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  • About
  • The Global ETD Search service is a free service for researchers to find electronic theses and dissertations. This service is provided by the Networked Digital Library of Theses and Dissertations.
    Our metadata is collected from universities around the world. If you manage a university/consortium/country archive and want to be added, details can be found on the NDLTD website.

Transport Phenomena and Blood Platelets

Allen, James David January 1976 (has links)
<p>This thesis contains four studies of transport phenomena and blood platelets.</p> <p>The initial stage in thrombus formation is platelet adhesion to a foreign surface: platelets diffuse to the surface and then bind to it. Experiments were performed to examine the influence of haematocrit, platelet concentration, shear rate and drugs upon platelet diffusivity, the platelet wall binding rate constant and the saturation level of platelet adhesion to the surface. The level of platelet adhesion to collagen coated glass tubes were determined by measuring the axial distribution of 51Cr-γ-ray emissions from adherent 51Cr labelled platelets. The results demonstrate that the model of Grabowski et al (1972) adequately describes platelet adhesion to foreign surfaces, that platelet adhesion obeys intermediate kinetics, that the plasma skimming layer can be ignored and that platelet diffusivity is enhanced by the complex motion of red cells. An explanation for contradictions in the literature regarding the effect of drugs upon adhesion is suggested.</p> <p>A design for data collection and analysis was devised for experiments in which the distribution of tracer in multicompartment systems is followed. The design requires the provision of multiple responses and analysis with a Bayesian multivariate technique. It deals with the problems of lumping and ill-conditioning inherent in descriptions of tracer distributions. The design proved successful in characterising the exchange of serotonin between the granules and cytoplasm of rabbit platelets and their surrounding medium in in vitro experiments using washed rabbit platelets.</p> <p>In vitro, serotonin is freely exchangeable between platelets and their surrounding medium. To describe the potential behaviour of platelet serotonin in vivo, models were devised and fitted to the data resulting from dual label, 51Cr and 14C-serotonin, survival curves. The simplest model that adequately described the data was one in which serotonin was assumed to exchange at a finite rate between circulating platelets. The exchange rate constant from platelet to surrounding was similar to that determined in vitro.</p> <p>The behaviour of adenine nucleotides in vitro and in vivo have been investigated experimentally (Reimers et al, 1975b). The in vitro exchange of adenine nucleotides between a metabolic pool and a granule pool is adequately described by first order kinetics. This information was used in a model that was fitted to data from adenine nucleotide survival and release studies. No significant metabolism or release of platelet adenine nucleotides was found in vivo.</p> / Doctor of Philosophy (PhD)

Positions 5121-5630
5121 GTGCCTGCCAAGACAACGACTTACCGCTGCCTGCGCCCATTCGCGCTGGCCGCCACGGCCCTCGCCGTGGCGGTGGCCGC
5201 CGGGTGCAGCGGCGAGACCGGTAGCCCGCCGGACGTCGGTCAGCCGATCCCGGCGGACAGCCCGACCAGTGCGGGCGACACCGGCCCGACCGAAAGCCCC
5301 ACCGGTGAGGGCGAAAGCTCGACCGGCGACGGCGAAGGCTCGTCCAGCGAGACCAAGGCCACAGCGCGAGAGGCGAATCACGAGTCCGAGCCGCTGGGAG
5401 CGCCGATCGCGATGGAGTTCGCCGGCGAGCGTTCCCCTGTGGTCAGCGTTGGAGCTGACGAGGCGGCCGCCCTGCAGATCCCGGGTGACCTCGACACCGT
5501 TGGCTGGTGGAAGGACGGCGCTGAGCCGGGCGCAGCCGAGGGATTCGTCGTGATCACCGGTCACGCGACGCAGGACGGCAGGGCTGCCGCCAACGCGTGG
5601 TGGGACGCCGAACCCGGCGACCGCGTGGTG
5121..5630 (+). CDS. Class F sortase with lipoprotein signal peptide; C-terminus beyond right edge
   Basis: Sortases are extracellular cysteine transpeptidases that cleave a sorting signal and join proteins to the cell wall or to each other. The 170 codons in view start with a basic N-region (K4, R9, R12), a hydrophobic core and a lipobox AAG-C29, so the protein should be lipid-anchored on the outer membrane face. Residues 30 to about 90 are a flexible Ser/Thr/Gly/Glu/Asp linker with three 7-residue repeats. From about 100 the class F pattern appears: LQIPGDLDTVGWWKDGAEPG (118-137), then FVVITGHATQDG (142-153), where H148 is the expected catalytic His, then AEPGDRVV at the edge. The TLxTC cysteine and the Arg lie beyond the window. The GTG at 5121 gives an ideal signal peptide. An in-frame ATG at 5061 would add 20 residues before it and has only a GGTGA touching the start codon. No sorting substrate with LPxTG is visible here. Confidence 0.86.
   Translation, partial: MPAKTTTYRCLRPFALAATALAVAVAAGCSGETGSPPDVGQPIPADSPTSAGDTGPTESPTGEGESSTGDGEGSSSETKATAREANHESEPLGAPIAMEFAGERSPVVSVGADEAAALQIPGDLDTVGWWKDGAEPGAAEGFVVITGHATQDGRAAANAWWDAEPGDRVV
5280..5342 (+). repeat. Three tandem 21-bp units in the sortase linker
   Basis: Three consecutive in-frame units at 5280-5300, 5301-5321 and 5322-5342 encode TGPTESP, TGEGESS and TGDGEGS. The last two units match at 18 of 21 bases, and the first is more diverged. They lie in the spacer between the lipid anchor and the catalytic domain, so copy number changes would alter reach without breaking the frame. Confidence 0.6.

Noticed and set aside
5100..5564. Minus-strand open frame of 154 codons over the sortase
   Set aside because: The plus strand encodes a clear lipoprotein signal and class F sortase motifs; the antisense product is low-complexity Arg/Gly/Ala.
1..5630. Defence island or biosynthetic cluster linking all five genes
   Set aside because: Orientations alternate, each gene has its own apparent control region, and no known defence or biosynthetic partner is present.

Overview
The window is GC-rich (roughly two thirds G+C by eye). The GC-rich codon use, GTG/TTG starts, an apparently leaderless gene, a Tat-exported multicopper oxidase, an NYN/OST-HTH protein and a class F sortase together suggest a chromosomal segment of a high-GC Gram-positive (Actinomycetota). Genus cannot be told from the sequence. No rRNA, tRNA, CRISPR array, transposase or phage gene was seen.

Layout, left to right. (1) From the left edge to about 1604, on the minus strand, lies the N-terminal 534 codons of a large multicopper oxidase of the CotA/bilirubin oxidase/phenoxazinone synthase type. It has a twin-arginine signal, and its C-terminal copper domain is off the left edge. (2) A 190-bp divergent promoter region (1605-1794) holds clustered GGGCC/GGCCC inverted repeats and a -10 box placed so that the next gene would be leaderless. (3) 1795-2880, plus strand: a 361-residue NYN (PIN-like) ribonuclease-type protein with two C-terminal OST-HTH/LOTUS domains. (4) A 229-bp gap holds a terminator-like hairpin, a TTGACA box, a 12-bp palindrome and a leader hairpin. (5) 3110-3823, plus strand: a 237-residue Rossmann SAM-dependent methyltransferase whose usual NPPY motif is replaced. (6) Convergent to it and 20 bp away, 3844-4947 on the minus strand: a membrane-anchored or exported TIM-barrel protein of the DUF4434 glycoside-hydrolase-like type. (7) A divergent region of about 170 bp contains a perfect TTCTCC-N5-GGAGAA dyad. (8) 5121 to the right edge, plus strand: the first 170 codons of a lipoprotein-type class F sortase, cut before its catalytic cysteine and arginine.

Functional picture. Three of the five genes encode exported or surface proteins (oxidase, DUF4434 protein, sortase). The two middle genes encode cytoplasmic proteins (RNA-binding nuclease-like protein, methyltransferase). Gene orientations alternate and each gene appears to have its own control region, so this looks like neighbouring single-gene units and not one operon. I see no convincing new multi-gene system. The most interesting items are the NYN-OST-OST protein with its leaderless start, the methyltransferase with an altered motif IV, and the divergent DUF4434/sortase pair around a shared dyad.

Dynamic Real Time Control of the Activated Sludge Process Using Step Feed

Yust, John Leonard 09 1900 (has links)
<p>This study examined at pilot scale the application of dynamic control with a step feed activated sludge process for control of effluent quality. Computer simulation and pilot studies were used to develop a process control strategy involving the Specific Oxygen Utilization Rate (SCOUR). This control was applied using a real-time minicomputer system. Comparisons were made to a single compartment completely-mixed process operated in parallel to the controlled system.</p> <p>The control strategy attempted to maintain SCOUR at a desired setpoint in the final compartment of a three reactor step feed system. Optimal influent contacting patterns were continuously calculated for the first and third compartments to satisfy the control objective. Unique optimization was not possible if the flow distribution was made to three compartments.</p> <p>Using a SCOUR setpoint of 15 mgO₂/g MLSS-h filterable organic carbon effluent data suggested that a reduced effluent variability can be obtained during high loading periods. At low loadings when SCOUR control was limited, no improvement of effluent TOC was obtained.</p> <p>With SCOUR control, consistently higher effluent solids concentrations were observed. High effluent suspended solids concentrations for the controlled system were probably caused by the inefficient oxygen transfer by the diffuser aeration system in the pilot plant.</p> / Master of Engineering (ME)

Film thinning in oil/water coalescence

Liem, Albertus J.S. 06 1900 (has links)